On Tuesday of this week, after releasing surveillance video of two men they said fatally shot Panday during a robbery, police arrested 19-year-old Chavez Nash and 23-year-old Darrell Dewayne Nash. Police said a relative of the pair, and other witnesses, came forward with information about their identity after seeing the video. nbcdfw.com

Orlando, FL: Man Sentenced To Prison For Trafficking In Counterfeit Headphones, Cellphone Cases, Perfume, And Fashion Accessories

Brooklyn, NY: Man Sentenced to 100 Months' Imprisonment for Gunpoint Robberies of Pharmacies

Spotsylvania, VA: Jury recommends two life sentences for Spotsylvania man convicted of shooting C-Store clerk

Lincoln, NE: Grocery Store Employee pleads guilty to Embezzling $64,000 in Money Orders; 5 years Probation and full restitution

Minot, ND: TJ Maxx Employee pleads guilty to hundreds of fraudulent returns - sentenced to 1 year Probation, $8,700 restitution and $1,100 in court fees


Hubbard, OH: 2 charged in credit/debit card skimming scheme
Stole hundreds of thousands of dollars from Northeast Ohio customers

Two men have been busted for stealing hundreds of thousands of dollars in a credit card skimming scam that swept Northeast Ohio. They were operating an intricate scheme out of a storage unit. That's were the FBI uncovered a jackpot of incriminating evidence. And it's where the stolen bucks stopped because an observant bank employee in Hubbard, Ohio saw them covering up an ATM camera and called the cops. wkyc.com

Number of skimmers found on Florida gas pumps nearly tripled in 2017
613 skimmers found on gas pumps last year

News 6 found, despite the stickers, the number of credit card skimming devices found on gas pumps is dramatically increasing year after year in Florida. Data obtained by News 6 show state investigators found a record 613 skimmers on gas pumps last year.

Last year, inspectors discovered 26 skimmers at gas stations in Brevard County, 22 in Volusia County and 14 in Orange County. At a Chevron station on South Orange Blossom Trail in South Orange County, more than four skimmers were recently found. clickorlando.com

New app helping detect credit card skimmers in Butler County, Ohio

St. Francis, WI: Police seek at least 5 suspects in ATM skimming scheme

St. Clair, IL: Police Chief Gives Tips on Preventing Skimming after dozens report being victimized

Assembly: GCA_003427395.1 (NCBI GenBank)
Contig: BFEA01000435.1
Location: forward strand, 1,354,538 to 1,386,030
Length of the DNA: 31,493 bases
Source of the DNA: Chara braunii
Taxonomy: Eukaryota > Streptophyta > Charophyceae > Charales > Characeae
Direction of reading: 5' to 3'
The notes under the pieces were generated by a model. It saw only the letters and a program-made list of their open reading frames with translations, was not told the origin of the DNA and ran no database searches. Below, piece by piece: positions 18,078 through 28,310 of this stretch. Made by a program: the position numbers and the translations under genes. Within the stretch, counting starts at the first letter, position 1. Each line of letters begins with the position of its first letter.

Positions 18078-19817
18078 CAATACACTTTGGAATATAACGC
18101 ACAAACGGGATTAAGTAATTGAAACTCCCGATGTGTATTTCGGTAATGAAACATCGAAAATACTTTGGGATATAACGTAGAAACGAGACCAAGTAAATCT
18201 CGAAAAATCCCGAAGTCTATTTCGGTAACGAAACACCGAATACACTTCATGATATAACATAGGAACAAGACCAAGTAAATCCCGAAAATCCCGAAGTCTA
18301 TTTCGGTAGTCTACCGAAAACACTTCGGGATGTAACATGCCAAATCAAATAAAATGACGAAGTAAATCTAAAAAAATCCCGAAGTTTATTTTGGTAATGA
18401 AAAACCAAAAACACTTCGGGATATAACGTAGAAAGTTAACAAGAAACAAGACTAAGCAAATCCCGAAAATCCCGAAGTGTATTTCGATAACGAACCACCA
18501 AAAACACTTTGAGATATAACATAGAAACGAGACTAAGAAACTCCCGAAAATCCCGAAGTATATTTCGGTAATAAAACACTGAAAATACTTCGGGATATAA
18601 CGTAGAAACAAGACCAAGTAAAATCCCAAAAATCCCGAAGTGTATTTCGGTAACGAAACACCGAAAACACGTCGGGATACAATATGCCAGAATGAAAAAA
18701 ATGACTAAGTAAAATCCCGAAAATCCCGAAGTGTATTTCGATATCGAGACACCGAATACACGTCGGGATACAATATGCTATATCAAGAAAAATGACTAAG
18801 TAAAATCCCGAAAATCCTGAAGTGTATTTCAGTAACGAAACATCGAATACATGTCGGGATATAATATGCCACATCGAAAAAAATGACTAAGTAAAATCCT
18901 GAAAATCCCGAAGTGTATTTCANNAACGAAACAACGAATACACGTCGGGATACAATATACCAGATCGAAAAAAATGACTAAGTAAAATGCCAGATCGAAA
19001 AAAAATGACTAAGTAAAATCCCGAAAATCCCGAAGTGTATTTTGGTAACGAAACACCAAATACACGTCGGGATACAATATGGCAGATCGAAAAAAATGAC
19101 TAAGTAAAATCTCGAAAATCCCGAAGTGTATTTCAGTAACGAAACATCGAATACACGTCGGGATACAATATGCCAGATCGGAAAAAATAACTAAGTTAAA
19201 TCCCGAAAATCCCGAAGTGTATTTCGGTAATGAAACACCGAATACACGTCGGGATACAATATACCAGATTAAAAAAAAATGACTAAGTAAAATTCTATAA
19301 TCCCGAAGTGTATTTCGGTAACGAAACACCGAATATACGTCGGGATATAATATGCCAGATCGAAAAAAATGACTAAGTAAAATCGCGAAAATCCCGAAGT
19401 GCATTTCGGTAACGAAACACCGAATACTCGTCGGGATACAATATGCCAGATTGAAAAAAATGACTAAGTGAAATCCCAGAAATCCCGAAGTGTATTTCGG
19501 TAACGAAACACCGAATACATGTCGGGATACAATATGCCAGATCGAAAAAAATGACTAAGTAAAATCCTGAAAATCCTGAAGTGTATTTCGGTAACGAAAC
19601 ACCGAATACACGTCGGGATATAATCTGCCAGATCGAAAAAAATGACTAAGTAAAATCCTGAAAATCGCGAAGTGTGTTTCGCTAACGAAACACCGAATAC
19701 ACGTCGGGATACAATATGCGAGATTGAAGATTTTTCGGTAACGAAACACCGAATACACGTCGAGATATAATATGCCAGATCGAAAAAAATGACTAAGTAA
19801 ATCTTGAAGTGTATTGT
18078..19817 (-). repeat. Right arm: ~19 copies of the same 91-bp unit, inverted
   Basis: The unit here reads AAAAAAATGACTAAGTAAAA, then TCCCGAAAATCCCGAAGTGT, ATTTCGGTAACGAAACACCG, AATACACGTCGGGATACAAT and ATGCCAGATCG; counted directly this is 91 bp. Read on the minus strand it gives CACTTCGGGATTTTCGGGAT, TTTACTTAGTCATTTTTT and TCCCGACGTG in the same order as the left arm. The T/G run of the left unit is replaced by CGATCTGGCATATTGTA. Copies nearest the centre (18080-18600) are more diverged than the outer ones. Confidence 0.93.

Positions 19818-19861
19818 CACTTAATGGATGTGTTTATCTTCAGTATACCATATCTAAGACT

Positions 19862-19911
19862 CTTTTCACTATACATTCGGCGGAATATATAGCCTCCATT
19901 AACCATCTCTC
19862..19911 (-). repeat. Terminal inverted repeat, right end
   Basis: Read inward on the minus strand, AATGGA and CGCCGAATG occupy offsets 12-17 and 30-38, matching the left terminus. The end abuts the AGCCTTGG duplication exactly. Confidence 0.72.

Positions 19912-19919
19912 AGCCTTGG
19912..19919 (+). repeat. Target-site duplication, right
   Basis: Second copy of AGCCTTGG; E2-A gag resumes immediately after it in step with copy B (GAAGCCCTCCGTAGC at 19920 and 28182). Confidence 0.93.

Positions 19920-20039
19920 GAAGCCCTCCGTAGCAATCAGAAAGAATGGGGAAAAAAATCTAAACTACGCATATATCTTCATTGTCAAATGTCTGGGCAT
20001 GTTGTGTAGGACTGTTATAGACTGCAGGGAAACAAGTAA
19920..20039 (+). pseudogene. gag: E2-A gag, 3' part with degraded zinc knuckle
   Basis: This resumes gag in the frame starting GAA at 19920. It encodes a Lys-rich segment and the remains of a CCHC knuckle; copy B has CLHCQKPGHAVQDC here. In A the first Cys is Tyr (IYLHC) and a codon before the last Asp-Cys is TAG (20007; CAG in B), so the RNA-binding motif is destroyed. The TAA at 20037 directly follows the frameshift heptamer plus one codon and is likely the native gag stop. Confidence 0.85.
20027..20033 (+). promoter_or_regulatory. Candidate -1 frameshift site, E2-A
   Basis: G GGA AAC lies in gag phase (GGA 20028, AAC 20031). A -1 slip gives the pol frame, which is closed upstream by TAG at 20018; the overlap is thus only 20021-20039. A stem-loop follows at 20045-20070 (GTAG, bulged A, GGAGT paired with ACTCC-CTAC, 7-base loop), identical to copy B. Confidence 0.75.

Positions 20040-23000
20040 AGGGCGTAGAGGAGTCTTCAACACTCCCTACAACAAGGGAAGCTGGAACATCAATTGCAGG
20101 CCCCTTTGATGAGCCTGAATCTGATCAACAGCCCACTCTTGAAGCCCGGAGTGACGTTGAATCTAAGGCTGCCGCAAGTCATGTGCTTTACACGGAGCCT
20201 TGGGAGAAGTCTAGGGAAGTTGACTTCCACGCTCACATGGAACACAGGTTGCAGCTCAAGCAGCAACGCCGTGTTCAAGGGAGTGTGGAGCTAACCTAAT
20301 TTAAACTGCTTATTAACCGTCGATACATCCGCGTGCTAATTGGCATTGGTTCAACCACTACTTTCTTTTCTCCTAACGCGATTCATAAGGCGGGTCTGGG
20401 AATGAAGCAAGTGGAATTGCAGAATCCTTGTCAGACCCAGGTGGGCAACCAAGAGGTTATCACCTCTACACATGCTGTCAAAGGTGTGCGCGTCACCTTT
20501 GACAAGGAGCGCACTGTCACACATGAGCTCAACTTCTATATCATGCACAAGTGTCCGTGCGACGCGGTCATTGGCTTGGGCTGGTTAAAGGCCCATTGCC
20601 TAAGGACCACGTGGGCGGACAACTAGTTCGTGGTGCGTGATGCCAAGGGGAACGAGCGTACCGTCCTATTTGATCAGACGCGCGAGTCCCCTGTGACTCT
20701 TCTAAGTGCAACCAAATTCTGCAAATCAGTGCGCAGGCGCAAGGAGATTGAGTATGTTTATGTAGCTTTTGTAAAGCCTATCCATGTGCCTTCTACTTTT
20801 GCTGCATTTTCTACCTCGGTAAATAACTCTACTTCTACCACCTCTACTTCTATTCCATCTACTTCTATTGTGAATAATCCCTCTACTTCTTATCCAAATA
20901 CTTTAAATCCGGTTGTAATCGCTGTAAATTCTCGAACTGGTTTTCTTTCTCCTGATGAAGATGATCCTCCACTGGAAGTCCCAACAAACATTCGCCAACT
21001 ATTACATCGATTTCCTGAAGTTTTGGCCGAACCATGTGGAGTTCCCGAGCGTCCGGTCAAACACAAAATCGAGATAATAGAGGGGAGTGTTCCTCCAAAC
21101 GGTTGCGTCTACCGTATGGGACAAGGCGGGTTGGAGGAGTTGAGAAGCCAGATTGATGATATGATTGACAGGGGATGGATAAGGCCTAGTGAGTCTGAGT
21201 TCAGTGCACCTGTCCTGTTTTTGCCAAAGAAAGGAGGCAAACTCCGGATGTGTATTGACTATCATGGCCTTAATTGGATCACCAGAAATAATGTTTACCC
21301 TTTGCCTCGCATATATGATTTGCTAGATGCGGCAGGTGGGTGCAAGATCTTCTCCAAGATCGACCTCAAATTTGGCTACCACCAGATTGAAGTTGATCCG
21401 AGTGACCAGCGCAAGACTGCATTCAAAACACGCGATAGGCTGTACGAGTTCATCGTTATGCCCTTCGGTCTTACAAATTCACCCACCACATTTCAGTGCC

Ithaca, NY: Duo used skimmed credit card info in Walmart purchases

Arlington, VA: Skimming device spotted inside ATM

Hot Springs, AR: Skimmers found on gas pumps prompt police PSA

Chicago, IL: ATM skimmer found at PNC Bank
Upper Southampton, PA: Police search for ATM skimming suspect

Rocky Mount, NC: Card skimmers found on Circle K gas pumps

Warrenton, VA: Skimming device found on ATM at Warrenton UVA

Chicago, IL: Skimmer discovered a Walgreens store

Bakery - Medford, OR - Burglary
Boost Mobile - Benton Harbor, MI - Armed Robbery
C-Store - Akron, OH - Armed Robbery/Shooting
C-Store - Fortville, IN - Burglary
C-Store - Drummond, MT - Robbery
C-Store - Hamden, CT - Armed Robbery / suspect shot & wounded by Police
C-Store - Hopkins, MN - Robbery
C-Store - Cairo, GA - Armed Robbery/Shooting
Cash Loan - Las Vegas, NV - Armed Robbery
Domino's Pizza - Newport News, VA - Armed Robbery/ Driver shot and wounded
Family Dollar - Essex County, NJ - Armed Robbery
Gun Store- Las Vegas, NV - Burglary
Jewelry Store - Valencia, CA - Robbery
Laundromat - Kenai, AK - Robbery
Liquor store - Candler, NC - Armed Robbery
Sprint - Topeka, KS - Robbery
Taco Bell - Cottonwood, AZ - Armed Robbery
Target - San Antonio, TX - Robbery/Shooting - suspect shot, killed
Valero - San Bernardino County, CA -Armed Robbery
7-Eleven - Cleveland, OH - Robbery
7-Eleven - Plainfield, IL - Armed Robbery
7-Eleven - Bonita Springs, FL - Armed Robbery


Daily Totals:
19 robberies
3 burglaries
5 shootings
1 killing


Weekly Totals:
100 robberies
24 burglaries
13 shootings
5 killings




Jamie Van Dusen
promoted to Regional Director of Asset Protection - Northwest Region for Macy's

Al Robinette